as for his Cannes film festival winner, Kinatay (Butchered), i seem to feel a kind of aversion towards the title.  it calls to mind traumatic scenes from my childhood like seeing our neighbor bash a dog on the head to kill it and to later eat it.  they even gave some of the cooked dog meat to me without me knowing at first that it was a dog.  so that i had already eaten some of it beforehand.  it also calls to mind that not-so-favorite scene in the Lord of the Flies with a pig's head at the end of a spear with flies hovering.  and of course, my Lola, mercilessly slitting the throats of a hundred live chickens per hour, the day before a town feast.  so i doubt if i will ever get myself to see this movie.

it's not that i never watch violent movies.  i mean i totally loved Kill Bill, and Taxi Driver is one of my favorite movies of all time.  but somehow, when the words are in Filipino, like kinatay, it just sounds a thousand times more bloody and gory to me.

anyways, about Captive, i managed to promote the movie to the Filipino Community (AFPMP) here in Toulouse.  and one of the french members managed to actually find a cinema (Utopia) that would show the movie here.  the cinema only featured art films.  and i was relieved that they do not dub the movies in french, like most theaters here usually do.  although, i had to resort to reading the french subtitles from time to time when the characters were speaking in Visayan dialect.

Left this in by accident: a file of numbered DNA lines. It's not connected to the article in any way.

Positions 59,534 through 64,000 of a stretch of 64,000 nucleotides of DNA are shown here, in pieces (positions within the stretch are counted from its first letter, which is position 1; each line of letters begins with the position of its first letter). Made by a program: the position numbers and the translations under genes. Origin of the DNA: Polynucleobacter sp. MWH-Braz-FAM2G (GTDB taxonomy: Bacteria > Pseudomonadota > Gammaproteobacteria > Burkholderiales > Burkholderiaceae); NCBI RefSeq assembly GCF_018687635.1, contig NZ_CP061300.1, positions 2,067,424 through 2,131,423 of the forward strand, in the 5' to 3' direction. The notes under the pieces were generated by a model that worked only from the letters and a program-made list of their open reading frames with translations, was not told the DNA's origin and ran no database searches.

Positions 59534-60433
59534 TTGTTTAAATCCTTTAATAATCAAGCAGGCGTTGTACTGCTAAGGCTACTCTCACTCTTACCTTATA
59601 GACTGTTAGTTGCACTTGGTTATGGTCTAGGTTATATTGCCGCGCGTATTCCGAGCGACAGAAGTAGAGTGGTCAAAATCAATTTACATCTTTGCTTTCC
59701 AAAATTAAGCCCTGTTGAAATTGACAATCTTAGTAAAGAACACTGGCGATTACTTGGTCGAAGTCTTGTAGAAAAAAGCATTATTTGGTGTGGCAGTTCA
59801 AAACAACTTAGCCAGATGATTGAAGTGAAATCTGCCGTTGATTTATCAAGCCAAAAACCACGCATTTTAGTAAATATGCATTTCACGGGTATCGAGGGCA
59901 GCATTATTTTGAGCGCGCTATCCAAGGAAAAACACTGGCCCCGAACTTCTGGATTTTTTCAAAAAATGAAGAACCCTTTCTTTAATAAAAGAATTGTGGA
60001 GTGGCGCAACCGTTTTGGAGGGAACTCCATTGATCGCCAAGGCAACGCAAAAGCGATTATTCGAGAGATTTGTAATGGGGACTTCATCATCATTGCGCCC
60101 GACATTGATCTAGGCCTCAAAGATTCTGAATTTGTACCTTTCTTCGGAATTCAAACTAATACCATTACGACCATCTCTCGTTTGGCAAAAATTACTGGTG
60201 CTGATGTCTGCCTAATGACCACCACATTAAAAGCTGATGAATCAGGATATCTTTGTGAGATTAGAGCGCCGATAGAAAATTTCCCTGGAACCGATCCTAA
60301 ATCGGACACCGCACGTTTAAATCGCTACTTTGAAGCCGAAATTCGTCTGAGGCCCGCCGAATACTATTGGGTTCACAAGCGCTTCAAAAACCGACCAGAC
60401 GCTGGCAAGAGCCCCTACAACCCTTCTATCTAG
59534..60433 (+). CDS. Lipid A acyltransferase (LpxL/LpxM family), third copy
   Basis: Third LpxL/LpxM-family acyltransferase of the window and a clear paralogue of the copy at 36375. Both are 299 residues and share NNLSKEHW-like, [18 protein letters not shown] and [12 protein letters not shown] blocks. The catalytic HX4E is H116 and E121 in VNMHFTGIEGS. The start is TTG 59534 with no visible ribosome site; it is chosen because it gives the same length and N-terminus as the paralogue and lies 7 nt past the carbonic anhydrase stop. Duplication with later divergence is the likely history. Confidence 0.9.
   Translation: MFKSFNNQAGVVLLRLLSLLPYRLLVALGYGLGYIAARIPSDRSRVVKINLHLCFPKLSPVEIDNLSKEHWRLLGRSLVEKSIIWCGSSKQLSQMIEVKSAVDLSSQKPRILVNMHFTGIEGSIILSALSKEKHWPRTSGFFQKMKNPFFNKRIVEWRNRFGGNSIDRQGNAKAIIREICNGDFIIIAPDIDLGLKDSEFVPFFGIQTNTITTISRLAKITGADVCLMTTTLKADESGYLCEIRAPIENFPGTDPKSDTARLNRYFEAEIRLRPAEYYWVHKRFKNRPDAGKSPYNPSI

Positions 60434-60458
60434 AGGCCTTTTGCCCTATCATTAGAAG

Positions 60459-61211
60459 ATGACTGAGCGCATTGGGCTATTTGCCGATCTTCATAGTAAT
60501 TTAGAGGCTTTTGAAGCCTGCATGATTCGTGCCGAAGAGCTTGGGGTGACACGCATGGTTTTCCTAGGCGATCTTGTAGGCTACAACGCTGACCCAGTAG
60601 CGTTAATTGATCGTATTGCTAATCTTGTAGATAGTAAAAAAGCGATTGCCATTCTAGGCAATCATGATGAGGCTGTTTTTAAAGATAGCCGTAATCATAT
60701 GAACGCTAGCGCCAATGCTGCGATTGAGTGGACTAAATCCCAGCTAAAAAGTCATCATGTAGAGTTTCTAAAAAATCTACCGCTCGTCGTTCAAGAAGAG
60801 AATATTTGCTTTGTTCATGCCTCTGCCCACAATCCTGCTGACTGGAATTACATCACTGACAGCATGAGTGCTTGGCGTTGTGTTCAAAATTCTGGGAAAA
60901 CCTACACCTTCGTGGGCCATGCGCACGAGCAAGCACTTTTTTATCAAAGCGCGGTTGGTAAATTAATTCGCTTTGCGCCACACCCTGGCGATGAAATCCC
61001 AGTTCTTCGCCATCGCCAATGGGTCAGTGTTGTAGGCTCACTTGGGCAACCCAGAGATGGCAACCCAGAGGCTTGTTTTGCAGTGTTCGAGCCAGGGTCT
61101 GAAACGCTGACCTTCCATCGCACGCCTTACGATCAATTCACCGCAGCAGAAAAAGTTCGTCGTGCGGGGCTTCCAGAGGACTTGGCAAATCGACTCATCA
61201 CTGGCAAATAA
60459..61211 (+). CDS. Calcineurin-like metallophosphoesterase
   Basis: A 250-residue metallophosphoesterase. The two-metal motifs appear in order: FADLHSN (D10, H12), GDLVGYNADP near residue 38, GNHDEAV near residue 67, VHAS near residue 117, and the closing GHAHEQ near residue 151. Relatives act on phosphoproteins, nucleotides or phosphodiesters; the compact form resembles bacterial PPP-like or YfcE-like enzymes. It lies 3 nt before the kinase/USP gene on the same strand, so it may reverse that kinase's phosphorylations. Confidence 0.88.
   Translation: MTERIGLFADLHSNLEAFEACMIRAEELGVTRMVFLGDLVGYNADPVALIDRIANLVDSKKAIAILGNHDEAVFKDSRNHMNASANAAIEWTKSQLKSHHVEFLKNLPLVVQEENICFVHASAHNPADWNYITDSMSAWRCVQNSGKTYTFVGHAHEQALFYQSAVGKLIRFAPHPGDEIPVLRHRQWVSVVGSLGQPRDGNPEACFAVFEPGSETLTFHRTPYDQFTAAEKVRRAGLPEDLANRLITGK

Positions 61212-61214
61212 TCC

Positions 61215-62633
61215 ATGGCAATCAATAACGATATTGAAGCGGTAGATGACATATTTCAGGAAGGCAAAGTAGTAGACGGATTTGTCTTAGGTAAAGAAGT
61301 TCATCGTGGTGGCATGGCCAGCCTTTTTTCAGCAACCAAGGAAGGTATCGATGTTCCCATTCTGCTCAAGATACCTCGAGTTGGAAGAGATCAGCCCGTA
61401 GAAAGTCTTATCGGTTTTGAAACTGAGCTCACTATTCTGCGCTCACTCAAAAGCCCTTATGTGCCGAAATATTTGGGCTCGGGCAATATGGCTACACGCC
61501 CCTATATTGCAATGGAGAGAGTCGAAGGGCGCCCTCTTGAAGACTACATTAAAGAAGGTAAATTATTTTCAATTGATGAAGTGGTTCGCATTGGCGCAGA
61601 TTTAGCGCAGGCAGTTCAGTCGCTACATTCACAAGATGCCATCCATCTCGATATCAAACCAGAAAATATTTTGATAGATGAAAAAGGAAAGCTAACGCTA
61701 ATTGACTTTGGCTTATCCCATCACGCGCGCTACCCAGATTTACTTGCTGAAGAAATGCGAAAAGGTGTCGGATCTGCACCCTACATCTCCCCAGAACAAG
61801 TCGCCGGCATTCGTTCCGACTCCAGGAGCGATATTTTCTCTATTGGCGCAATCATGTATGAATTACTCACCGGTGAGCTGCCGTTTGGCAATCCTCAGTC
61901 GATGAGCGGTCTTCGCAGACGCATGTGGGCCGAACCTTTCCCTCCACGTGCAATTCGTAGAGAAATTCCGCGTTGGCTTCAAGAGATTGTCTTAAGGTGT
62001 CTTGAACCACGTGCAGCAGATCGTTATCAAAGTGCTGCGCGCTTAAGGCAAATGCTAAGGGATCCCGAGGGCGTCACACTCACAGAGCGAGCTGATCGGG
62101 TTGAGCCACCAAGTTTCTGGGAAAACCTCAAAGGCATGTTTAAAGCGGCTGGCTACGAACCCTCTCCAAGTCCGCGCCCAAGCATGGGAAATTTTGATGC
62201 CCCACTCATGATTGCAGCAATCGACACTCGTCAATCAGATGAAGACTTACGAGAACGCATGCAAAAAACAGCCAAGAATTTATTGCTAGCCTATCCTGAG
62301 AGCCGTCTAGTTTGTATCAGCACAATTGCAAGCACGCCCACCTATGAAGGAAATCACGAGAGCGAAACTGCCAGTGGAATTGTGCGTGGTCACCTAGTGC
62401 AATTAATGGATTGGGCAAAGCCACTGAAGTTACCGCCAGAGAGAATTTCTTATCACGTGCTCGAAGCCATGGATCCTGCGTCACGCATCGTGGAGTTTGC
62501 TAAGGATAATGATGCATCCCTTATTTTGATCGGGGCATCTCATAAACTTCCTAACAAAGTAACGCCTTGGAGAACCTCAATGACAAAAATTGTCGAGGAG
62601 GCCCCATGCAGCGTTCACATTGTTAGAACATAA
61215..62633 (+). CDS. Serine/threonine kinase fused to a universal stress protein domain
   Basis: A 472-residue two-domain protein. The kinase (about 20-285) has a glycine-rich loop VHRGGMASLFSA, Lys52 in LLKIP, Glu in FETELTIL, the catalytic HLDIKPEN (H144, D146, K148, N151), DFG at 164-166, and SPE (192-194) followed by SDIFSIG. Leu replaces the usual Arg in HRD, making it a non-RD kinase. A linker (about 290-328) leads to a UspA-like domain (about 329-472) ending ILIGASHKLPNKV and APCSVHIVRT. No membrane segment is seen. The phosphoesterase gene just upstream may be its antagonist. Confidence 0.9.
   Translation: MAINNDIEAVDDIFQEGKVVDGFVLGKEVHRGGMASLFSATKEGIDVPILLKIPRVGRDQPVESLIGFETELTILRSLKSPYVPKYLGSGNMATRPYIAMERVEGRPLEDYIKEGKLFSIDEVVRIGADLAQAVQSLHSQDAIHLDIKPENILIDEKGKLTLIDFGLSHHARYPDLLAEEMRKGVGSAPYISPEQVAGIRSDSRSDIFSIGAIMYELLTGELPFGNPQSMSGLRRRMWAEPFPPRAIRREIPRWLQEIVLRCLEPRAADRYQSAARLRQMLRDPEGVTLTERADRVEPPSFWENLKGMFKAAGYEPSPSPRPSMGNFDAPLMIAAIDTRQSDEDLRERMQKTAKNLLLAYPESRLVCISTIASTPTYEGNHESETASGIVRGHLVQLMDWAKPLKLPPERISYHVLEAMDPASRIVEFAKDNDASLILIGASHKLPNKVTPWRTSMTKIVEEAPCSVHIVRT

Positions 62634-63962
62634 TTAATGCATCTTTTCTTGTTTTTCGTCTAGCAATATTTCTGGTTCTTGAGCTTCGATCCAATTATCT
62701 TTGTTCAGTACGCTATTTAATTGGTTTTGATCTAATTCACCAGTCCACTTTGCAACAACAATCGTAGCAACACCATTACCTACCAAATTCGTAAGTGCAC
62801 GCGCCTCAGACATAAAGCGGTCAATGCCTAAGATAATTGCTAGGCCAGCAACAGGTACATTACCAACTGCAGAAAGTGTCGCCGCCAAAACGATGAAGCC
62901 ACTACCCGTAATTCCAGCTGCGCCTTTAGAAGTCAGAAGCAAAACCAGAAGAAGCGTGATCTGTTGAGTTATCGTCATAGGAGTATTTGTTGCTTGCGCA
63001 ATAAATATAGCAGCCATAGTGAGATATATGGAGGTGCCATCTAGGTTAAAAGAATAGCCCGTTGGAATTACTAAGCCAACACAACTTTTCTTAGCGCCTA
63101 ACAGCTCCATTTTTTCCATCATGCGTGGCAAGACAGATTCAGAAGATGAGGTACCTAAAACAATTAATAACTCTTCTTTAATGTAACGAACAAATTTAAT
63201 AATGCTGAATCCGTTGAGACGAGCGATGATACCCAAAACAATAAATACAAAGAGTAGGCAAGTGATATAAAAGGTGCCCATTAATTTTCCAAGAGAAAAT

first of all, i loved the theater.  it was really old of course.  and it seats only a few people.  i was quite surprised to see a lot of people actually watching it.  and the night before, i even saw one TV show (Le Grand Journal sur Canal plus) doing a short movie review about it.  and they actually raved about it! :)

like all the reviews say, it was quite repetitive. and some say they feel as if there's no message or there's something lacking.

as for me, i liked it.  not raving about it.  but i just liked it.  it's kinda ironic that the movie title is Captive.  as for me, i found it quite a liberating experience to watch this movie.  very few movies actually let you think for yourself what to make of what you watch or experience.  this one does.  and it's total freedom from the usual boring captivity of a dull and predictable movie that already tells you everything you would see, or want to know about just from the title itself.

Tuesday, August 21, 2012

A Weekend in Bilbao